$S=\mathrm{exp}\left[\left(1+\frac{X-1}{4}{\left(\frac{\Delta {v}_{D}}{\Delta v}\right)}^{2}\right)-\raisebox{1ex}{$l$}\!\left/ \!\raisebox{-1ex}{${l}_{0}$}\right.c{\sigma}_{n}K\Delta nt\right]$ (13)

Substitute the optimized loss of competition K and the injected energy X (The optimized parameters are shown in Figure 3) into the Equation (13), then the injected energy and the power ratio of central mode and adjacent mode can be shown in Figure 4.

Figure 4 shows the relation between the power ratio of different modes and injected energy. In fact, the power ratio of different mode decides the stability of SLM. It can be found that the SLM could be realized when the injected energy reaches to 3.25 times of threshold energy. If the injected energy is exceeded, the power ratio of central mode and adjacent mode will be less than ten and the SLM modulation will fail.

At last, the output characters can be acquired by J.JOHN’s theory [20]:

$T=1-\mathrm{exp}\left[-L\cdot \left(\frac{z-1-\mathrm{ln}z}{\mathrm{ln}z}\right)\right]$ (14)

$E=\frac{AhvL}{2\sigma \gamma}\left(z-1-\mathrm{ln}z\right)$ (15)

${\tau}_{p}=\frac{2l}{cL}\left[\frac{\mathrm{ln}z}{z\left(1-\frac{z-1}{z\mathrm{ln}z}\left(1-\mathrm{ln}\frac{z-1}{z\mathrm{ln}z}\right)\right)}\right]$ (16)

where the value of Z is multiple of threshold which is equal to n_{0},
$A=\pi {r}^{2}$ is the laser beam cross-section,
$r=300\mu m$ is the radius of cross-section, T is the optimum transmittance, E is the single pulse energy,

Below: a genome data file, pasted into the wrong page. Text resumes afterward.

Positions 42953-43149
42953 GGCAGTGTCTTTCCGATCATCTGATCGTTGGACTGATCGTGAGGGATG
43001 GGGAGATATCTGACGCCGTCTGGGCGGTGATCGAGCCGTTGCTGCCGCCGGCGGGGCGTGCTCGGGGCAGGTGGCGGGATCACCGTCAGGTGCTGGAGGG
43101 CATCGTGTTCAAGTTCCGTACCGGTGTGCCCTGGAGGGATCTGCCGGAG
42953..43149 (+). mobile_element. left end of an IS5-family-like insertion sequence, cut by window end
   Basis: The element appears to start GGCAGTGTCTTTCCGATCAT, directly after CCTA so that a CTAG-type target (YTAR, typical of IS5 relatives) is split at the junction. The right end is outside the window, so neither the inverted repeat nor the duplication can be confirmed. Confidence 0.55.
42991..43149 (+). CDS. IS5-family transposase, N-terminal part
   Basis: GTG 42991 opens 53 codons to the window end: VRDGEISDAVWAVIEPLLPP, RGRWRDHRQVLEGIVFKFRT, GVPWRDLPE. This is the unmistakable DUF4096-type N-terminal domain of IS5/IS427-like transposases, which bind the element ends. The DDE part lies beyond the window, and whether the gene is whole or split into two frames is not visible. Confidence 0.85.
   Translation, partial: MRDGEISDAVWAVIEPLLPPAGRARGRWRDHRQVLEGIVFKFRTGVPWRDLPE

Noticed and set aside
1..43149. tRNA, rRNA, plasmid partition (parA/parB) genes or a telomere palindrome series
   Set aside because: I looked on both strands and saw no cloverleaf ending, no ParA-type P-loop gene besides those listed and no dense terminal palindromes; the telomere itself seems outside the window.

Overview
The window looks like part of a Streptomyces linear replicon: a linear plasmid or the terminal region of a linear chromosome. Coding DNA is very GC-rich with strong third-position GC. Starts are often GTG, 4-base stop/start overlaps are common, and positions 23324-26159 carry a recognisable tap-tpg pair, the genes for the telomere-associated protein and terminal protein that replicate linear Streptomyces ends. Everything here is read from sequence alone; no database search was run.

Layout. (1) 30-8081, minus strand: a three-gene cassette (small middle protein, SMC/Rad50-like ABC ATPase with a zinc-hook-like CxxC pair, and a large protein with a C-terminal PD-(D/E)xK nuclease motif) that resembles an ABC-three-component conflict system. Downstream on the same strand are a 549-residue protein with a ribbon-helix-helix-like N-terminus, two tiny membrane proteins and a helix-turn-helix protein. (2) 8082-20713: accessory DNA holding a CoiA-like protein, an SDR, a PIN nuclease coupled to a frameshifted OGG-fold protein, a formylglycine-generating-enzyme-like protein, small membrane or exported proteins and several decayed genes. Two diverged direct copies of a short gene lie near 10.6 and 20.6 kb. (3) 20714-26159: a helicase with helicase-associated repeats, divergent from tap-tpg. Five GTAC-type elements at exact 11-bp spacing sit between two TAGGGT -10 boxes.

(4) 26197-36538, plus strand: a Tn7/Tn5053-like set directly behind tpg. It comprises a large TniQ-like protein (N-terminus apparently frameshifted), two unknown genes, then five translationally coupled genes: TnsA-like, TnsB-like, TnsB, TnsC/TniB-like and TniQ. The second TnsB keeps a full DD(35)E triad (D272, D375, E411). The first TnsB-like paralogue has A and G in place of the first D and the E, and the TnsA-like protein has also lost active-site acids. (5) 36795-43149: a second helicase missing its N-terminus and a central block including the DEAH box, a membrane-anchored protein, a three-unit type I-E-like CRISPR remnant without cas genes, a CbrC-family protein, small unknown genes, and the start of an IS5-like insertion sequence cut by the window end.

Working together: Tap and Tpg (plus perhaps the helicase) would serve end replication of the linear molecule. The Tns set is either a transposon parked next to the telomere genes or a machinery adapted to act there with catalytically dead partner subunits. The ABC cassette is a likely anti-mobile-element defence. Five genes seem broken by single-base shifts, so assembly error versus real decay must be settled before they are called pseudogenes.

${\tau}_{p}$ is the pulse width. Then the output characters of normal Q-switched and pre-lase Q-switched can be respectively computed and shown in Table 1 when the ultimate energy
${E}_{pump}=X\cdot {E}_{t}=585\mu J$ is injected.

From Table 1, it can be seen that the output characters decline when the pre-lase technology is applied. The reason for the phenomenon can be given as follows: In the normal Q-switched, all of the population inversion is used to produce the pulsed laser. But the whole population inversion is distributed in

Figure 4. The relation between the injected energy and power ratio of the different modes is shown.

Table 1. The comparison between normal Q-switched and pre-lase Q-switched when the ultimate energy is injected.

several ways, and the consumption of population inversion is very considerable in the pre-lase. So, it is necessary to optimize the population inversion distribution and the optimized output characters are more close to the normal Q-switched.

4. Discussion and Conclusion

In this paper, pre-lase technology is applied to low energy Pr:YLF laser to get efficient SLM laser. It is proved that the output characters are greatly influenced by the injected energy and pre-lase is an efficient method for low energy laser to obtain SLM. After our calculation and analysis, the single pulse energy is, optimum transmittance is and pulse width is when the injected energy reaches the ultimate value and the SLM is just achieved. Finally, the most noteworthy is that the optimization method can be used in the lowest energy solid laser to obtain efficient SLM through the simple control of the loss and avoid introducing any extra loss devices.

Acknowledgements

This work is supported by The National Natural Fund Project of China (11974060).

Conflicts of Interest

The authors declare no conflicts of interest regarding the publication of this paper.

Cite this paper

*Journal of Applied Mathematics and Physics*,

**7**, 2968-2978. doi: 10.4236/jamp.2019.712207.